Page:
These are local constituency party delegate elections, the deadline for which is July 9. Some 40% of local parties will be holding Zoom meetings to pick the delegates who vote at the annual conference. Allied with more centrist trade union leaderships, the hope is that internal reforms or policy changes will be much easier.
Some centrists believe that Starmer’s best hope of proving his party has changed would be to tear up its member-led leadership rules and return to an electoral college that restored MPs alongside unions and members. MPs represent millions of voters, whereas party members represent only themselves, allies say. The Left would be sure to react with fury.
It’s too late to mobilise such a radical reform for this autumn, and it may need Unite the union to elect centrist Gerard Coyne to have a chance. But there is chatter of a special conference next spring to carry it out.
Although Starmer likes to talk about tackling anti-Semitism as defining his leadership, some MPs believe the public either don’t know or or uninterested in the issue. A big bang change to water down members’ hold over the party leader would be more bold.
There are however downsides, as one senior aide points out. “It’s a terrible dilemma. One of the big, most essential ways that Keir has to define himself is by changing the leadership rules to ensure that this great party never goes back to being run by cranks. But the problem he’s got is as soon as he does that is he could face a challenge from the Right or competent centre. It’s a total Catch-22.
“Everyone recognises that that if you remove the threat from the Left, it gives you the chance to govern. At the same time, it makes you massively vulnerable because suddenly people can challenge you without worrying about Richard Burgon ending up in charge.”
The main focus for Starmer will be his conference speech and themes. “Conference is absolutely crucial now,” a shadow cabinet minister says. “He needs to set out what he believes in, what he’s doing, his priorities for being Prime Minister, set out in an ambitious, bold, enthusiastic, passionate way in front of a live audience.”
One MP says: “He needs some drama, a big moment to show what he stands for. He can show leadership by saying there are some people in my party who believe things the country will never accept and I’m going to take them on. The country will understand that.”
Some believe he could grab the public’s attention with a policy pledge, just as the Cameron-Osborne inheritance tax cut in 2007 gave the Tories definition, turning round months of poor poll ratings (which are now forgotten) and scaring Gordon Brown into postponing the election. “It wasn’t the policy itself, it was that they were actually saying what they stood for,” one aide says.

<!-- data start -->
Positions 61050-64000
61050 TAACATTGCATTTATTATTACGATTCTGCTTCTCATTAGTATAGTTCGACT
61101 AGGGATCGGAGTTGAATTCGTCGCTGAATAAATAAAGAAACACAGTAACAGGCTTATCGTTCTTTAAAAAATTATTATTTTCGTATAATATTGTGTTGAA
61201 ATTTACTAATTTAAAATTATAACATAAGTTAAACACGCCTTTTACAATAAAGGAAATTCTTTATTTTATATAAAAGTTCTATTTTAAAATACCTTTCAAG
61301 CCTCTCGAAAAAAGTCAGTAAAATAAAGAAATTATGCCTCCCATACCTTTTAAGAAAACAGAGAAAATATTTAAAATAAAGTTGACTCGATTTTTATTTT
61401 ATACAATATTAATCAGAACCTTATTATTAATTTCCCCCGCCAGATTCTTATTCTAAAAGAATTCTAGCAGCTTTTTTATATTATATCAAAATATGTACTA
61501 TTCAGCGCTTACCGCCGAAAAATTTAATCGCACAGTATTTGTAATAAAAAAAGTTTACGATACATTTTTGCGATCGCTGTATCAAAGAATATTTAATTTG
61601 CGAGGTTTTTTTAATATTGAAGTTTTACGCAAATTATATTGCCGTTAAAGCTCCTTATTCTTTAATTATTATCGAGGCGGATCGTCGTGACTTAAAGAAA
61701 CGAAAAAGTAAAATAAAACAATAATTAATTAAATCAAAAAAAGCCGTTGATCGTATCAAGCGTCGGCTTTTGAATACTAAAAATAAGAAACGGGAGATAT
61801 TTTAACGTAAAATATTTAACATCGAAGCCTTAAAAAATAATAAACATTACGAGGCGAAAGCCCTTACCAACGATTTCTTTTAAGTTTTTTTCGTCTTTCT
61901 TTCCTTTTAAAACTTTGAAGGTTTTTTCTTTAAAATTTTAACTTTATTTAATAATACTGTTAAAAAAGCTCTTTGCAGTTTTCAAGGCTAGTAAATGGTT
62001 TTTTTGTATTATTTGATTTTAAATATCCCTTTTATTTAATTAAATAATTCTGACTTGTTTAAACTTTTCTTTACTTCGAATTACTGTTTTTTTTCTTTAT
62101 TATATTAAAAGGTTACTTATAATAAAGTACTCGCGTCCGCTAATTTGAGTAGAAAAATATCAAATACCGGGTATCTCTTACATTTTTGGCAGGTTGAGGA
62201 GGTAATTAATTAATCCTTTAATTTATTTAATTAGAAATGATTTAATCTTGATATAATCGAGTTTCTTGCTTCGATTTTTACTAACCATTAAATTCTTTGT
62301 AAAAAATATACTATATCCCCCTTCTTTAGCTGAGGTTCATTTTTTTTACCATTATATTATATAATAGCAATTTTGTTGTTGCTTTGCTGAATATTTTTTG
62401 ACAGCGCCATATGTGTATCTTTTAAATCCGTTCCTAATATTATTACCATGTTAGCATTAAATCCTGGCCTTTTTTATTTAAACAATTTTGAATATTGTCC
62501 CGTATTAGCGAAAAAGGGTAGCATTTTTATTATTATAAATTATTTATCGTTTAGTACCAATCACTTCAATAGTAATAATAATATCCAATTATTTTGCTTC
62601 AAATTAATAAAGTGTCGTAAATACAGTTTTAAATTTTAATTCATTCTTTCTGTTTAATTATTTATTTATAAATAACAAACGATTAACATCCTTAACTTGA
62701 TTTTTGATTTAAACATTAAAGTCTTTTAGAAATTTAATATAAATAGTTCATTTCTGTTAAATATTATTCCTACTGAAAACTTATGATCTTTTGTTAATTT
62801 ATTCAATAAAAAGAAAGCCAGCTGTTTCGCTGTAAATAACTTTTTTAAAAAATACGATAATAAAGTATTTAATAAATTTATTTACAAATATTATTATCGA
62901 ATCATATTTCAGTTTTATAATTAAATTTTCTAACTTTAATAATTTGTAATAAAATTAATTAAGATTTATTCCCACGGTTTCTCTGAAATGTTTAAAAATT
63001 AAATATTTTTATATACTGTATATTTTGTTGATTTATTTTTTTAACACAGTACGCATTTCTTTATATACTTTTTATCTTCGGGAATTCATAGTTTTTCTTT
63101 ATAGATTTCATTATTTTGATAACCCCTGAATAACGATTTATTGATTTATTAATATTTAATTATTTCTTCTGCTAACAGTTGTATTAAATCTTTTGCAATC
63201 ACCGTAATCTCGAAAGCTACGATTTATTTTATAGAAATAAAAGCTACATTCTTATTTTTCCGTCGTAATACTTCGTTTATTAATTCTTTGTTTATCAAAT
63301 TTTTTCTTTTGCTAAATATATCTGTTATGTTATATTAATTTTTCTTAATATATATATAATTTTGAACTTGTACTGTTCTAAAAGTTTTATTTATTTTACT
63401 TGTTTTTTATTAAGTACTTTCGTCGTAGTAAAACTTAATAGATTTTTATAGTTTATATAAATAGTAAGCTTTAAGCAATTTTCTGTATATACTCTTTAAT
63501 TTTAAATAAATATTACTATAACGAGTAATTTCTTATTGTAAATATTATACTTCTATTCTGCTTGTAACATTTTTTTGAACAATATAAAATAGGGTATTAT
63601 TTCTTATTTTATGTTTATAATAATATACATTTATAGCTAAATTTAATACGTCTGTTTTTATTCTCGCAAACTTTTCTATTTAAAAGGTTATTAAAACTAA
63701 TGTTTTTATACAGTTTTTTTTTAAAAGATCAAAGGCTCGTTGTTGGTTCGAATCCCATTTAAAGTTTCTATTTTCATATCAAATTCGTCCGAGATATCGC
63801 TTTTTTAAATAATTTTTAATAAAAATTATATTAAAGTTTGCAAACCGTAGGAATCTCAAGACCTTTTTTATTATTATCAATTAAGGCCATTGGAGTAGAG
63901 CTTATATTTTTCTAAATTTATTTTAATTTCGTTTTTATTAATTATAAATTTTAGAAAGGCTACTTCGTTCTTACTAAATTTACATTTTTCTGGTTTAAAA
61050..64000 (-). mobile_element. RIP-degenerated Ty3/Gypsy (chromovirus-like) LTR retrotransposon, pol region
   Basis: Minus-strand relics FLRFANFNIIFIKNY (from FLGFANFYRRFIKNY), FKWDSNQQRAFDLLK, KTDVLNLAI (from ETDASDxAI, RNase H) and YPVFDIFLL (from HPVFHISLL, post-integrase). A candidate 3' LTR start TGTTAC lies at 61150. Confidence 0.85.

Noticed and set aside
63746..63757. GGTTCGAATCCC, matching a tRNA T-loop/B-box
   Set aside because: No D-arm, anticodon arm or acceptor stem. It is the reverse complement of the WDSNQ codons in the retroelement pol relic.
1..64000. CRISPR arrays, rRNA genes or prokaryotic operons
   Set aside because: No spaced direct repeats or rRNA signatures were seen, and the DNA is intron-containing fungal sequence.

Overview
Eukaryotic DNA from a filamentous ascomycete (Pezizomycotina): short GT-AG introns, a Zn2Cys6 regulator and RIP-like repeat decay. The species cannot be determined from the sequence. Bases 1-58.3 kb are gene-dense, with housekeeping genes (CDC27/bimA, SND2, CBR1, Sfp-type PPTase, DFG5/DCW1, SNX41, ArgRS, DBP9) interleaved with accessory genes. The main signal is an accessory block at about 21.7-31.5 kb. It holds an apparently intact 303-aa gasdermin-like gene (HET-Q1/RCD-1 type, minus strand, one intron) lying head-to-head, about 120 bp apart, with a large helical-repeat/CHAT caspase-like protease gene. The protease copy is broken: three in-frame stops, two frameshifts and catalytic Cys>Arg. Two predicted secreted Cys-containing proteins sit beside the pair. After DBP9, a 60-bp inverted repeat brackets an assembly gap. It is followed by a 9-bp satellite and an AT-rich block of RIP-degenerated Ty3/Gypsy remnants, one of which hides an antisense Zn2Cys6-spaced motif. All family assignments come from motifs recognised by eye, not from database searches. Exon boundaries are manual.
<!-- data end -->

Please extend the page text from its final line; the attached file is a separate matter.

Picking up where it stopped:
The key has got to be both a clean break with Corbyn and a positive vision of Britain, one frontbencher says. “Nobody I talk to tells me you know what ‘Labour has changed too much’. And when I ask Tory MPs privately what they fear most, they say it’s if we got rid of the loonies” they say.
“If we lose in Batley, and the expectation very much is we will, we have to get the PLP and the wider party to accept that without a big change things could get even worse than 2019, despite that election being absolutely catastrophic for us.
“It’s a huge achievement that for the first time since Tony Blair we have a leader who passes the prime minister test. But the toxicity that there still is around the brand and the damage that has been done, it’s not going to be solved just by a guy who looks like he could stand outside Number 10, it’s got to be much more fundamental.”
One senior party figure says Starmer still has the chance to have a fresh start. “It’s not about losing this or that by-election, that’s just a welcome to the real world of irrelevant opposition. The big sense he thinks he could lead through the power of his great intellect, that’s not gonna happen.
“He’s basically got to accommodate Corbynism, or move on from Corbynism. And he’s got from Batley to conference to decide what he does on that or signal what he does on that.”
And a frontbencher puts it even more simply: “We just need to stop acting like a vehicle or a client agency for campaigns and stakeholder groups. We need to speak like our voters, think like our voters, about how they get up every day and just want to make ends meet, to let their kids get on in life. We just need to be, you know, normal.”
One senior MP worries that Starmer’s real problem is that he only entered politics because he wanted to be prime minister, and now that looks a distant possibility. “I think he’s had a loss of confidence post-May. He looked like a man in shock, and he’s not quite recovered. He’s got on in life by being self-sufficient and betting on himself, so why is he not now betting on himself?
“Is the crisis of confidence really because he thought he was going to be Blair and maybe now the best he can hope for is being Kinnock? Maybe. But he needs to realise that’s OK, that’s a great life story, ‘I saved the Labour Party’ is a historic thing in the national interest. Maybe he thinks that’s a bit beneath him. If I was close enough to him I would tell him there is such honour in that, in dragging us closer to power.”
One former minister warns that with possible by-elections in Tory-held Delyn and Wakefield, there’s a chance to counter the Hartlepools and Batleys. “If after Batley, he comes out fighting I think the PLP will say at last he’s listened, better late than never, and there’s no alternative, let’s give him more time. It’s basically a case of using the summer and conference properly. But if things are still like this next May, I think he really is in trouble.”